Israel heads for third general election within a year


Israelis will head back to polls for the third general election in less than a year after the two largest parties of the Jewish country failed to make a power-sharing deal before a Wednesday deadline.
Incumbent prime minister Benjamin Netanyahu, who heads the right-wing Likud party, and his main rival Benny Gantz, former army chief and leader of the centrist Blue and White alliance, were unable to build a governing coalition following an indecisive September general election. It is the second time this year that the leading parties failed to form a government after a national vote, CNN reported. The Knesset had until midnight on Wednesday failed to agree on a politician who could command the support of 61 out of the 120 members of Israel’s parliament. When no one was able to garner the minimum backing, an election in March 2020 was automatically triggered.
The move indicates that Netanyahu remains the country’s Prime Minister, even though he has presided over a transition government for nearly a year and failed to assemble a functioning coalition after elections in April and September.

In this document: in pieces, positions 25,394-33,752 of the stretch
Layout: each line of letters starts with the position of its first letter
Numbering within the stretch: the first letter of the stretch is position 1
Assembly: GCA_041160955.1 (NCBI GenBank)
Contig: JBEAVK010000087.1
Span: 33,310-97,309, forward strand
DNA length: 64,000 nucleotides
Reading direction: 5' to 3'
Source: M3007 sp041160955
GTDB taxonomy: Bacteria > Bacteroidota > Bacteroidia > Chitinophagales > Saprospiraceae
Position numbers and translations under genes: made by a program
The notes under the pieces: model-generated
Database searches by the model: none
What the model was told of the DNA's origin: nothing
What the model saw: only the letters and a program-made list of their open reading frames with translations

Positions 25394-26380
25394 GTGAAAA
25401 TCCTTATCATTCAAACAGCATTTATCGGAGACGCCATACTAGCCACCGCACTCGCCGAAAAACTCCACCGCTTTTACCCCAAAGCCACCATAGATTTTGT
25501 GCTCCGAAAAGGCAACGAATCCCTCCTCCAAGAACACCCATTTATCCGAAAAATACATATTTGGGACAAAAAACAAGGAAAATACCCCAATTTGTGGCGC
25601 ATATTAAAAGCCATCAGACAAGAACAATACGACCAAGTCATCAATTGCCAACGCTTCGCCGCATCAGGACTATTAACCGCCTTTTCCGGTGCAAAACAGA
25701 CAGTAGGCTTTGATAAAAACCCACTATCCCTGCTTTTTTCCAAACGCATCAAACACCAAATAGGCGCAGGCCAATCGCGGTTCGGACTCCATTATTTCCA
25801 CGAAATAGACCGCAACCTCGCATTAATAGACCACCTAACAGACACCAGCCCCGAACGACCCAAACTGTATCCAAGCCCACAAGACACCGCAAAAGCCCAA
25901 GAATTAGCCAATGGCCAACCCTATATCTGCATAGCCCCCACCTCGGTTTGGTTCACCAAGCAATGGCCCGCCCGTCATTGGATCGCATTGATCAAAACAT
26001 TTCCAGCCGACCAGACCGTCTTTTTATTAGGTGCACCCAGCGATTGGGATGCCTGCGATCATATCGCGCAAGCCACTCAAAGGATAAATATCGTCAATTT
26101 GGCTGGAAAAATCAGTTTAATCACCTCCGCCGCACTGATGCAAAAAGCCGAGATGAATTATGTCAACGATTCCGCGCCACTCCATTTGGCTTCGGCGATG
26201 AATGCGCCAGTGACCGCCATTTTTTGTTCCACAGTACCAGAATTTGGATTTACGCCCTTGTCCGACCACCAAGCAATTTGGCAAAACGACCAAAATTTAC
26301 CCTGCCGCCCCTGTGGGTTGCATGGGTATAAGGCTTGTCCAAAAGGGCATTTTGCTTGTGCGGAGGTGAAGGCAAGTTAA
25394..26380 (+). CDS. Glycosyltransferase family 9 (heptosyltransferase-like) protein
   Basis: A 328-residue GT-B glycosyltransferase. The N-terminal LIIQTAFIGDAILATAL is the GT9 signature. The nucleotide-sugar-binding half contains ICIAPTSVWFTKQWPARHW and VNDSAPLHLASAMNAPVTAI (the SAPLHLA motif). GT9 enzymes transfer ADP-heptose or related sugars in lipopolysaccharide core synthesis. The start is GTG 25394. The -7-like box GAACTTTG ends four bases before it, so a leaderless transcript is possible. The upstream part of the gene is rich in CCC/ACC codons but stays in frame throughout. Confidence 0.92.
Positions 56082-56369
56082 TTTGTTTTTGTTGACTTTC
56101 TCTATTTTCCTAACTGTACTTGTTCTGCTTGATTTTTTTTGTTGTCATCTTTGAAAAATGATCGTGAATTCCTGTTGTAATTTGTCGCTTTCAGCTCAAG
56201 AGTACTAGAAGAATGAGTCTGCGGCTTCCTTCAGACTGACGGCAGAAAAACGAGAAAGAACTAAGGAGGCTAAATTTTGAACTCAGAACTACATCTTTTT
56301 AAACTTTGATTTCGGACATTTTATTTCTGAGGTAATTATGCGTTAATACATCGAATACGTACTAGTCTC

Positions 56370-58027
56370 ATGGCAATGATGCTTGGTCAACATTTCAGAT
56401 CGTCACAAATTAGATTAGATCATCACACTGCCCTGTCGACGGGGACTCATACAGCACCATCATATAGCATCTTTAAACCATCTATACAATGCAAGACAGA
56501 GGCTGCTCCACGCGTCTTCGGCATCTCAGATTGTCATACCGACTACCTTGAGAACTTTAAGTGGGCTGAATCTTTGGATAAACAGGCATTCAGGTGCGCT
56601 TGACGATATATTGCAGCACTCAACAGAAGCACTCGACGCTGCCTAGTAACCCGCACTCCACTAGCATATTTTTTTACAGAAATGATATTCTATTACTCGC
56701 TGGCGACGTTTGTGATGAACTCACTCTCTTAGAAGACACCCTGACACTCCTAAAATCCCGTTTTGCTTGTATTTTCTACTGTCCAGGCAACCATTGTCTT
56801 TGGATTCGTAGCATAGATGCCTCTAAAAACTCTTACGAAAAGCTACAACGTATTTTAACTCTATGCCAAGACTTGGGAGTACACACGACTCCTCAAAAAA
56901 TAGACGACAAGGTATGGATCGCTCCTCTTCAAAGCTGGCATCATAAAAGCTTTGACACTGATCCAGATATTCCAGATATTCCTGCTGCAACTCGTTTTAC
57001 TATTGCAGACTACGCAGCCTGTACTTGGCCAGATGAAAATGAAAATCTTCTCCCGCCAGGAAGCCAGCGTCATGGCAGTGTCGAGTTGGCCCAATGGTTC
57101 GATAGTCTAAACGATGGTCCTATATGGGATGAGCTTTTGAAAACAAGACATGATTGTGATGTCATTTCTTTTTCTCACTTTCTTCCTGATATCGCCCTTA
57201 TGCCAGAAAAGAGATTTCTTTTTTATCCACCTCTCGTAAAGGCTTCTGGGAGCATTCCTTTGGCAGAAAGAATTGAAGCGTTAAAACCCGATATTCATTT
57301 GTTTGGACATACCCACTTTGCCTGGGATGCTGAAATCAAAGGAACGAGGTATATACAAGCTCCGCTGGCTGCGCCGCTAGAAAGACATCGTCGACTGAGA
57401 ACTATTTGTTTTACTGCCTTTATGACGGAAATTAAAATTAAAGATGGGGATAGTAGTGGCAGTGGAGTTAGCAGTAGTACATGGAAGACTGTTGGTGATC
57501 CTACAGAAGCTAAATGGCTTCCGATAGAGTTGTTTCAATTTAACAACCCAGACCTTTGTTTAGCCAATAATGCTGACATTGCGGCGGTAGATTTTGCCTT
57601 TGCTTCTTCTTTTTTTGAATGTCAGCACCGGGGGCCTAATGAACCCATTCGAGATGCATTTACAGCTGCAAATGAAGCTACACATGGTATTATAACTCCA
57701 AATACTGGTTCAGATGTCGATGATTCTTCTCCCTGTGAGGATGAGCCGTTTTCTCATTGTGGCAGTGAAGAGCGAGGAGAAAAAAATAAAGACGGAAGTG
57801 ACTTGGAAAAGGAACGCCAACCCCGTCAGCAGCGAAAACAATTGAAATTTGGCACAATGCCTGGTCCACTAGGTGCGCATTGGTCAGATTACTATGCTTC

This time, Netanyahu will conduct his campaign while facing criminal indictment on charges of bribery and fraud and breach of trust in three separate criminal investigations.
The 70-year-old politician also faces a serious challenge within his own Likud party — a leadership contest is tentatively scheduled for December 26th.
If he remains the head of the Likud party that he has headed since more than a decade, Netanyahu will probably have a face-off against his political rival, former IDF Chief of Staff Benny Gantz, whose Blue and White party emerged from September’s elections gaining the maximum number of seats. However, like Netanyahu, Gantz was also unable to form a government.
Meanwhile, former Defence Minister Avigdor Liberman lashed out at both politicians, accusing them of refusing to compromise on the political deadlock for the sake of the country.
“Neither Likud nor Blue and White wanted a unity government,” Liberman said at a party meeting in the Knesset on Wednesday.
Liberman’s Yisrael Beiteinu party had won eight seats in the September elections but had refused to back either Netanyahu or Gantz and left both short of a coalition.


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